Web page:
Kino der Kaiserzeit. Zwischen Tradition und Moderne

By Carlson, Andrew R | German Quarterly, April 1, 2004 | Go to article overview

Kino der Kaiserzeit. Zwischen Tradition und Moderne


Carlson, Andrew R, German Quarterly


20th Century Literature and Culture

Elsaesser, Thomas, und Michael Wedel, eds. Kino der Kaiserzeit. Zwischen Tradition und Moderne. Munchen: Richard Boerberg, 2002. 429 pp. euro29.50 paperback.

The broad parameters of German cinema in the Weimar Republic, Third Reich, and the post-World War II era have long been known. Scholars are constantly at work filling in the gaps in these time periods. On the other hand, the broad outline of German cinema in the Kaiserzeit, 1895-1918, is still being written. Perhaps this is because for years it was generally held that Germany had nothing to offer in this period, believing that innovations in cinema came from France, the United States, and other countries. Furthermore, much of what was done in Germany in the early days of cinema has been lost. It is the goal of this book to overcome these beliefs and point out where German cinema made a genuine contribution to the development of cinema in the pre-WWI era.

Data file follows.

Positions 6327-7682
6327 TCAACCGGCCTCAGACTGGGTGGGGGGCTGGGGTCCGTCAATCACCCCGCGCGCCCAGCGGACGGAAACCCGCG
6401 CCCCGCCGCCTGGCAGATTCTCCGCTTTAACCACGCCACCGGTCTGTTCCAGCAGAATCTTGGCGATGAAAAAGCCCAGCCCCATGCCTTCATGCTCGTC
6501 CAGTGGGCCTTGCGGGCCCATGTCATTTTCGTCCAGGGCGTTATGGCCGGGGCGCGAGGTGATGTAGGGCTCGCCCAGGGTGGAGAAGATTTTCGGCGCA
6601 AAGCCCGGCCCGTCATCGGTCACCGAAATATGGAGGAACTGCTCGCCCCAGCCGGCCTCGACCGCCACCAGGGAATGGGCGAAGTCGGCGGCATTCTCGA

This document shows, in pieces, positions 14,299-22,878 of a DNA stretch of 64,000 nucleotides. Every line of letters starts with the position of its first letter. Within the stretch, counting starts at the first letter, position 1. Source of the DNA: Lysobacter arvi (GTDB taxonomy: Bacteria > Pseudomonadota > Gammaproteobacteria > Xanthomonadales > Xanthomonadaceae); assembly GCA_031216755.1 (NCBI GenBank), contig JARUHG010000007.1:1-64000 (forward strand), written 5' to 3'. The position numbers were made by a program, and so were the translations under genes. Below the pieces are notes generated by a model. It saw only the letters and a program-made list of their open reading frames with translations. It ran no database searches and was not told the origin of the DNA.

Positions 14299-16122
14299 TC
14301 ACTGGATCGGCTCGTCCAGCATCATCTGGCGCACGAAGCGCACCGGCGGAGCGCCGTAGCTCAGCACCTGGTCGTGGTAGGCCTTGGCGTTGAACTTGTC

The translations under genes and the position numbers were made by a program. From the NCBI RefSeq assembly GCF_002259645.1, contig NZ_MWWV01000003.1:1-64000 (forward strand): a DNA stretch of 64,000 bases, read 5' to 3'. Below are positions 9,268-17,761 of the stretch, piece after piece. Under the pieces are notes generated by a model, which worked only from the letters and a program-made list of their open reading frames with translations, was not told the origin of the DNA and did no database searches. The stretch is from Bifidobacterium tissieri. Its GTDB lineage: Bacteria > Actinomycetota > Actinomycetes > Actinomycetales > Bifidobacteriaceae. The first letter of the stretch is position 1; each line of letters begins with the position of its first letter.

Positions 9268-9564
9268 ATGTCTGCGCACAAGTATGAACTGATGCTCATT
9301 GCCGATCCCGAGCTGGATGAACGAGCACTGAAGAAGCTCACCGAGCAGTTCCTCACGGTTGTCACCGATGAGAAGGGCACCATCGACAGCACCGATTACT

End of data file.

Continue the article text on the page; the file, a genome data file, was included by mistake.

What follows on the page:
The present work moves the research along, building on earlier work done in the 1990s, such as: Thomas Elsaesser, ed. A second Life. German Cinema's First Decades; Paolo Cherchi Usai and Lorenzo Codelli, Prima di Caligari/Before Caligari: German Cinema, 1895-192.0, and Corinna Muller, Fruhe deutsche Kinematographie: Formale wirtschaftliche und kulturelle Entwicklung 1907-1912.

This book consists of essays, many of them outstanding, by individuals knowledgeable in Wilhelmine cinema. They vary in theme and approach. Some are sketches of individual actors and actresses of the period while others are in-depth analyses of films. There is a tendency to overlap in some essays, however this is a plus since they never cover the same ground. Thus the reader is afforded a different perspective on some films. The purpose of this foray into an era that has only been touched by professionals and film aficionados is to stimulate interest in this period of German cinema. In this respect the book has succeeded admirably.

Many of the films reviewed in these essays have not been seen, except by a few film professionals, for a century or more. It was a daunting task for the authors to construct the early days of German cinema because so little seems to have survived in the national German memory of the era. To accomplish their task they had to mine periodicals devoted to film as well as daily newspapers to contradict the often-held belief that Germany had no film culture before WWI. …

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